Tropical Formation Chances Increased Again Overnight, But Track Still Likely East of Houston

A tropical disturbance located over the extreme SW Gulf of Mexico now has a 50% chance of developing into a tropical cyclone over the next 5 days. At this time there is, still no threat to the Texas coast. 

A trough of low pressure that was in Central America yesterday, moved across the Yucatan overnight as predicated. It now is just offshore of the coast of southern Mexico, in the Bay of Campeche and producing disorganized showers and thunderstorms.

Guidance from National Hurricane Center

The National Hurricane Center predicts possible gradual development. They say that a tropical or subtropical cyclone could form late this week over the western or central Gulf of Mexico while the system moves generally northeastward. An Air Force reconnaissance aircraft will investigate the system this afternoon, if necessary.

Formation chance through 48 hours…low…30 percent. Formation chance through 5 days…medium…50 percent.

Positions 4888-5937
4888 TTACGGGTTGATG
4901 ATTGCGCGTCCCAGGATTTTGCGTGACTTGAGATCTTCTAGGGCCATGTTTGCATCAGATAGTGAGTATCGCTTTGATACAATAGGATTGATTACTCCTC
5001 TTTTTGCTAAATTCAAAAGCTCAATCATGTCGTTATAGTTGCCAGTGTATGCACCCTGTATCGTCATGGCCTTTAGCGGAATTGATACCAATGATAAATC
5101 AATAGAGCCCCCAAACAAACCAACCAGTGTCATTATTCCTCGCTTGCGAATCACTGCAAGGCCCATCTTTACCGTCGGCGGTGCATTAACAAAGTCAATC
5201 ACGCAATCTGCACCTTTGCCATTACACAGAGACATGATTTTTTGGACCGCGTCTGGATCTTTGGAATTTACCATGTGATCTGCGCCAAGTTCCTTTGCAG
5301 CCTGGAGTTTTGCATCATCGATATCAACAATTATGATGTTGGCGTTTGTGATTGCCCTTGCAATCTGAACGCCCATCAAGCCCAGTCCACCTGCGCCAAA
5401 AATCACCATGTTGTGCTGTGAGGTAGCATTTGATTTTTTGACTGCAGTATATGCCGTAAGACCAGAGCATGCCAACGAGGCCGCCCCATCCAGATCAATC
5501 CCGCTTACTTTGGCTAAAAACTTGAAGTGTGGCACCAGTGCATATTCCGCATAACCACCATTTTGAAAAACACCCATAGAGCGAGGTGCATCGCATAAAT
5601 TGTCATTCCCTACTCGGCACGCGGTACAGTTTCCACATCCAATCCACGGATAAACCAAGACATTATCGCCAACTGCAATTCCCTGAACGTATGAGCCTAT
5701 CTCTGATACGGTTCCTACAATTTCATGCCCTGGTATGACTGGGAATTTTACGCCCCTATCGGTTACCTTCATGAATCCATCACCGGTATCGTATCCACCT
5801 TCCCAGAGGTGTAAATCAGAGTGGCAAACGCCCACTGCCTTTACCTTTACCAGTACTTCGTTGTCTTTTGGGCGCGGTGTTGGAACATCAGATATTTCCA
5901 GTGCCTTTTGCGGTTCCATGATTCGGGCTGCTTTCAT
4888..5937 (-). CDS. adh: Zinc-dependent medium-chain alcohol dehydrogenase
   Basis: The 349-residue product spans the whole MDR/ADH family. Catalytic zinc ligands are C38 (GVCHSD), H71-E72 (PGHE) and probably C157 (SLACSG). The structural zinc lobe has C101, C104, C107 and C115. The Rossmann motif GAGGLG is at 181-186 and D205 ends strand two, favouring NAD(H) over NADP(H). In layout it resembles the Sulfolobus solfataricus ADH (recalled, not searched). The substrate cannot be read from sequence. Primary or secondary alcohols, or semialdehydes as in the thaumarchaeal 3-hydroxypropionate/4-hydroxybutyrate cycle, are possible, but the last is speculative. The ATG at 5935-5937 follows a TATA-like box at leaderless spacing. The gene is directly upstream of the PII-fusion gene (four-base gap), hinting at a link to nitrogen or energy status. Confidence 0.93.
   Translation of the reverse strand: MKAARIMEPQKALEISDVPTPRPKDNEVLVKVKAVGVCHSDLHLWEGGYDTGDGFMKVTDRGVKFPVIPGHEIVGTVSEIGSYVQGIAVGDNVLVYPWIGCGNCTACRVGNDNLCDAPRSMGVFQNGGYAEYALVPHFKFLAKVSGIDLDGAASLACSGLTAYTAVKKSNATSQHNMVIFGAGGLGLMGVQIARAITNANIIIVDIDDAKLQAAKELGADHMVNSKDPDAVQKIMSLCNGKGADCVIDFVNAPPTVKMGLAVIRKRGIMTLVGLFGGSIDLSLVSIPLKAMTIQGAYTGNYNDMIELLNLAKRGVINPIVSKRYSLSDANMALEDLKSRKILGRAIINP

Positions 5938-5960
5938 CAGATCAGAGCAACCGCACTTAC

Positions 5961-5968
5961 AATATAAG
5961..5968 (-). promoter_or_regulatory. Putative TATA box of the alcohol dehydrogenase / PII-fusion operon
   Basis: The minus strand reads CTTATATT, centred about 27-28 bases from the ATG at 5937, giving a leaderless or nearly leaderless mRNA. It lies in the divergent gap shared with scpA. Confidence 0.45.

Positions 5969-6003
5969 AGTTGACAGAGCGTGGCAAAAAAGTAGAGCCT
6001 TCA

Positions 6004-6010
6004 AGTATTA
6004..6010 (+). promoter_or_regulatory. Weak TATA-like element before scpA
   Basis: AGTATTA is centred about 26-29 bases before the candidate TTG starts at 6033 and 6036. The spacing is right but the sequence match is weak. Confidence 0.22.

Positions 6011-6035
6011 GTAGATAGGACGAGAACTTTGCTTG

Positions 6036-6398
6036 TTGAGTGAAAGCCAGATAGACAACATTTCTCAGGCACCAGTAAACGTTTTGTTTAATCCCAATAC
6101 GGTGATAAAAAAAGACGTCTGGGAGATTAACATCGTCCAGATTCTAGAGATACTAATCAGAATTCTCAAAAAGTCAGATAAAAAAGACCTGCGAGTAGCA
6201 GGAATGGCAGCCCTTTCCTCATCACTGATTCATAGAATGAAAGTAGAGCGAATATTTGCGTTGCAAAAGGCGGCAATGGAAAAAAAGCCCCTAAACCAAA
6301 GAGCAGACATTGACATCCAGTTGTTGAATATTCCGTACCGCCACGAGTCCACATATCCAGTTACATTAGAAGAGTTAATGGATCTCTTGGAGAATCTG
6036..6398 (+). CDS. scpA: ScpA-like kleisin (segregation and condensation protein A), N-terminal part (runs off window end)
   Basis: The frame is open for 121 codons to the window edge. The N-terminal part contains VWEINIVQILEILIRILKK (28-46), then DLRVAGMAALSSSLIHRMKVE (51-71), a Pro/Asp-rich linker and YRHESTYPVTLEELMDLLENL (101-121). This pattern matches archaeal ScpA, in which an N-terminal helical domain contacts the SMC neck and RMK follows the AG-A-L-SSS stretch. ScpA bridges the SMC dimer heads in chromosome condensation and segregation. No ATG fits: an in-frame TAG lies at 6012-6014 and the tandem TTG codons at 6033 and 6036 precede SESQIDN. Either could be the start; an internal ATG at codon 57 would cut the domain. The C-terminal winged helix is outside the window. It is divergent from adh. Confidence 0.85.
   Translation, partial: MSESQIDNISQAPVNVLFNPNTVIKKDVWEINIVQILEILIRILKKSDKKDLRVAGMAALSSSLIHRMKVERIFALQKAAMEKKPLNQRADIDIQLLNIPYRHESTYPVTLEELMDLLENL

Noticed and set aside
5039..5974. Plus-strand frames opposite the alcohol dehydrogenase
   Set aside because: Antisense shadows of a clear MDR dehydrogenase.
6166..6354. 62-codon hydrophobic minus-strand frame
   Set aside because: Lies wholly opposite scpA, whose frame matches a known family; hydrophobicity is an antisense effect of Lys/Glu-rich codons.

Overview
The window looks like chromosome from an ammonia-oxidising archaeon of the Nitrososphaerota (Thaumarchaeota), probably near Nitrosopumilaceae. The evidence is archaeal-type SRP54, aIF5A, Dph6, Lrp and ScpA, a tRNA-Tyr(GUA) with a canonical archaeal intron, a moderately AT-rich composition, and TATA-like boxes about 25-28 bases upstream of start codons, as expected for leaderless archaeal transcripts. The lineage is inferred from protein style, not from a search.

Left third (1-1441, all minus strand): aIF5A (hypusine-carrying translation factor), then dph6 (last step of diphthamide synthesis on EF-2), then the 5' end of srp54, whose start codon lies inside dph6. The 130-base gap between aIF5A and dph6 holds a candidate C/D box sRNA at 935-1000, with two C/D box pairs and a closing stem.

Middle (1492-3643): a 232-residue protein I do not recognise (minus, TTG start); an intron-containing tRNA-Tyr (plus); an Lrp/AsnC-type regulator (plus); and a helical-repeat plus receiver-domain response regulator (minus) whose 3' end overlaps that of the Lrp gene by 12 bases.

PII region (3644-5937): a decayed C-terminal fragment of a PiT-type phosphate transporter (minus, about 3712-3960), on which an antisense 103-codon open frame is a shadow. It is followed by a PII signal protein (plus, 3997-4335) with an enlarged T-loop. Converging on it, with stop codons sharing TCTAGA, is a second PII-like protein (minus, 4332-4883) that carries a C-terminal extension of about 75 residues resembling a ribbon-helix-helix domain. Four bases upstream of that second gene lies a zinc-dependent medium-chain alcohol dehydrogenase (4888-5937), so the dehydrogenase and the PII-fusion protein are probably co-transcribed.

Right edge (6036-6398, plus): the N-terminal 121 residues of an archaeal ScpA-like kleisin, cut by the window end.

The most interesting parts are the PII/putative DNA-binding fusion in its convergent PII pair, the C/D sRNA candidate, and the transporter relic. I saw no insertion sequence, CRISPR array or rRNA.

24 hours ago, the comparable numbers were 0 and 10.

Disturbance in Bay of Campeche now has a 5-day 50% chance of tropical formation.

The Story Behind the Storm

Conditions appear favorable for slow development of this system because of upper level wind patterns and warm sea surface temperatures. An area of high pressure over the SE Gulf of Mexico will direct this feature toward the N and then NNE by late this week.

At the same time an approaching trough from the SW US will move toward west Texas by late in the weekend should force any tropical system to turn NE/ENE. Global model guidance supports a track of any tropical system toward the central or eastern Gulf of Mexico this weekend. Here’s a map that shows the expected location of the front two days from now. Note how the front pushes that orange line toward the NE.

Expected frontal location two days from now should push any tropical disturbance toward the NE.

Given the expected upper level shear across the northern Gulf of Mexico this weekend any system will likely have the majority of the weather near and far to the east of any actual surface circulation. That means people in Louisiana and east of there should get out their umbrellas. Houston will likely be on the dry side of the storm.

Keep your eyes on the Gulf any time a storm forms. Remember that Harvey originated in this same general area and forecasters predicted it to move inland over Mexico. It did…for a while.

Posted by Bob Rehak on 10/16/2019, with help from the National Hurricane Center and Harris County Flood Control

778 Days since Hurricane Harvey and 27 since Imelda